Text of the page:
Re: Extropic art: symbolism, interpretation & association

Sarah Marr (
Mon, 17 Mar 1997 19:11:50 +0000

At 08:40 17/03/97 -0600, Gregory Houston wrote:
>The following are responses to TOMorrow, Kathryn Aegis, and Sarah Marr:
> wrote:
>> I think that trying to define art accomplishes embarassingly
>> little. Far better to just create it, share it, and enjoy it.
>You have just defined it then. You have defined art as something to be
>created, shared, and enjoyed.

I don't think TOMorrow has done any such thing. He has stated an preferred
mode of use for art, but, given an object, his statement does not allow me
to say whether or not TOMorrow would consider that object 'art'. Put
another way: his statement does not say that everything which is created,
shared or enjoyed is art; nor does it say that art is everything which is
created, shared or enjoyed.

>This definintion corrollates directly with
>my subjective definition of art: the manifestation of our pleasures, and
>ignores my objective definition: that art is the status of our

You have yet to provide your working definitions of subjectivity and

>...the people of the
>future will have even better understanding of psychology coupled with a
>great deal more data to make objective corrollations with.

There objectivity will be more objective than our objectivity. In which
case our objective analysis of historic art will be surpassed by them also.
We may, in fact, be getting totally wrong. This seem's to be an
exceptionally shaky variety of objectivity.

>Sarah Marr wrote:
>> They respond just as subjectively: their subjectivity is merely more
>> informed, and more in line with majority thought (which, of course, itself
>> differs from culture to culture).
>No, not "just" as subjectively. Trained scientific professionals are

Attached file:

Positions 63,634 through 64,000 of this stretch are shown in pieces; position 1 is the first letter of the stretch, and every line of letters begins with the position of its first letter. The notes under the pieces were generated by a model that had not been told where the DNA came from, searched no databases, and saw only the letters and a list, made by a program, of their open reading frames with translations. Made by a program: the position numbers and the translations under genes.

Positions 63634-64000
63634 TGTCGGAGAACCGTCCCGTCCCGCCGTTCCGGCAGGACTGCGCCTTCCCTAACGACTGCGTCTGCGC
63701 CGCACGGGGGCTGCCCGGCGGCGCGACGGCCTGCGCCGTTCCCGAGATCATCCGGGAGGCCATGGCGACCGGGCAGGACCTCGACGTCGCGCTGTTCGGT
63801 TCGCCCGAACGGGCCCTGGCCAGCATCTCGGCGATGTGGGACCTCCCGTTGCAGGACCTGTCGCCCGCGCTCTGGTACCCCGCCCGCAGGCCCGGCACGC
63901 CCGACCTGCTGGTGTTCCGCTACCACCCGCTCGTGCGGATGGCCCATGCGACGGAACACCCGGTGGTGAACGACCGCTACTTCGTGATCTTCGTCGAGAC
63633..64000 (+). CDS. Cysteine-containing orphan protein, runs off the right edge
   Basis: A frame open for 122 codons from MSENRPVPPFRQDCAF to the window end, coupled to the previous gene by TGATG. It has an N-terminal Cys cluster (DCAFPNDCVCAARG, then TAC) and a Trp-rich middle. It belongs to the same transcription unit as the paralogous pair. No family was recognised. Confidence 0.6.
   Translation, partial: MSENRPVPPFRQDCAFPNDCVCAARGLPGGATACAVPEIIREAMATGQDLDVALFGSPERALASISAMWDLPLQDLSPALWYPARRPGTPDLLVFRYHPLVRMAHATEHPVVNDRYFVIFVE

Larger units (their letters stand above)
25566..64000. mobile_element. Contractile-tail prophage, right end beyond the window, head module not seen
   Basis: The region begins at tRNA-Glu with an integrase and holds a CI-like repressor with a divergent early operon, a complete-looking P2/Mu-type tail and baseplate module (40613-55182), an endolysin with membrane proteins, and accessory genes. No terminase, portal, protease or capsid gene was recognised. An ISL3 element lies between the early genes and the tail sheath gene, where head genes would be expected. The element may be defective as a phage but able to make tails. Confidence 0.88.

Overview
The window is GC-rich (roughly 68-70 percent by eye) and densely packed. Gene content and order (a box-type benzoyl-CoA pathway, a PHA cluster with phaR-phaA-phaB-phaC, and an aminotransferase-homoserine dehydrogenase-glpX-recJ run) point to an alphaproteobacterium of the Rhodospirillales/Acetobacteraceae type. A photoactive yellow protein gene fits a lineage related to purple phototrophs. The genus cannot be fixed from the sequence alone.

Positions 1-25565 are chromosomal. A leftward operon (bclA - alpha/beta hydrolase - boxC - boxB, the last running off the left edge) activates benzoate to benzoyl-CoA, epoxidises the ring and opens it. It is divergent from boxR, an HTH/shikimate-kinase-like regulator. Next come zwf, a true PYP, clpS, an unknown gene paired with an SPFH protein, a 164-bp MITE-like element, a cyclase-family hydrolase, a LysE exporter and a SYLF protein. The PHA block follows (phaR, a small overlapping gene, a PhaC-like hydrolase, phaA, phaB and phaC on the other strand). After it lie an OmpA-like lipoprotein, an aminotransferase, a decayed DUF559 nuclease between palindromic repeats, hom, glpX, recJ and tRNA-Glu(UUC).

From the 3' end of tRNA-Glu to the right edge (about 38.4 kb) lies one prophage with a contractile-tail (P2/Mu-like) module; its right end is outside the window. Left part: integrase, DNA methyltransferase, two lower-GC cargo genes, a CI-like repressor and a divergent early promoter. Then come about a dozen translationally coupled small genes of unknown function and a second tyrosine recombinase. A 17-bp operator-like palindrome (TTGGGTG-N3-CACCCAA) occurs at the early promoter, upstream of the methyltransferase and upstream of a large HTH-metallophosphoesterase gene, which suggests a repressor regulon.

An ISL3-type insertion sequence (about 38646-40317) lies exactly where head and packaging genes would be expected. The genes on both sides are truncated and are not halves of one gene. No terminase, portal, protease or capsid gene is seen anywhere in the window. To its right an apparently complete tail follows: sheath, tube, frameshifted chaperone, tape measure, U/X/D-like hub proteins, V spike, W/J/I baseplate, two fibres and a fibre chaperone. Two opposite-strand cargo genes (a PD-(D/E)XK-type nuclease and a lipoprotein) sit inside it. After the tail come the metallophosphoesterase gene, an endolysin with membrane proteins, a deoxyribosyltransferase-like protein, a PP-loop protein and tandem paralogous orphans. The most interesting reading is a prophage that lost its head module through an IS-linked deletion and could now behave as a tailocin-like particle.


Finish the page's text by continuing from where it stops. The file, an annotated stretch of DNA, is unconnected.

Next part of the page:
>trained not to act "just" as subjectively. Trained scientific
>proffessionals base their observations on collected scientific data.
>There is a major difference between interpreting artwork subjectively,
>"What do I personally think or feel about this work?", and interpreting
>it objectively, "How do the qualities of this work corrallate with the
>collected data at my disposal?"

To an extent I agree: they are _more_ objective. They are not, however,

>I can look up at the stars and say, "Wow those are beautiful," and then
>continue to make up all kinds of astrological fairy tales about those
>stars, or I can seek to become more objective in my interpretation of
>the stars and create a science called, astronomy.

Why is the creation of astronomy more objective than the creation of
astrology and mythology? It isn't: it's just your preconceptions which
cause you to equate objectivity with post-Enlightenment rationality. This
is not a valid. (Or, at the very least, not the generally accepted version
of 'objectivity': the laying of stress upon what is external to the mind;
the placement of the knowledge of the non-ego as prior in sequence to the
knowledge of the ego.)

Put another way:

I flick a light switch and a light comes on. I interpret that as a flow of
electricity, because I apply all my knowledge of what others have said.
Someone else does the same, gets the same results, and interprets it as
magic, applying all his knowledge of what others have said. We are both
equally objective in our interpretations: there is no difference in the
process we follow to reach our conclusion.

>You do not have to believe
>in an objective definition of art for such to exist.

The point being, that the objective definition of anything, if an objective
defintion can exist, is temporally and culturally variant.


Sarah Kathryn Marr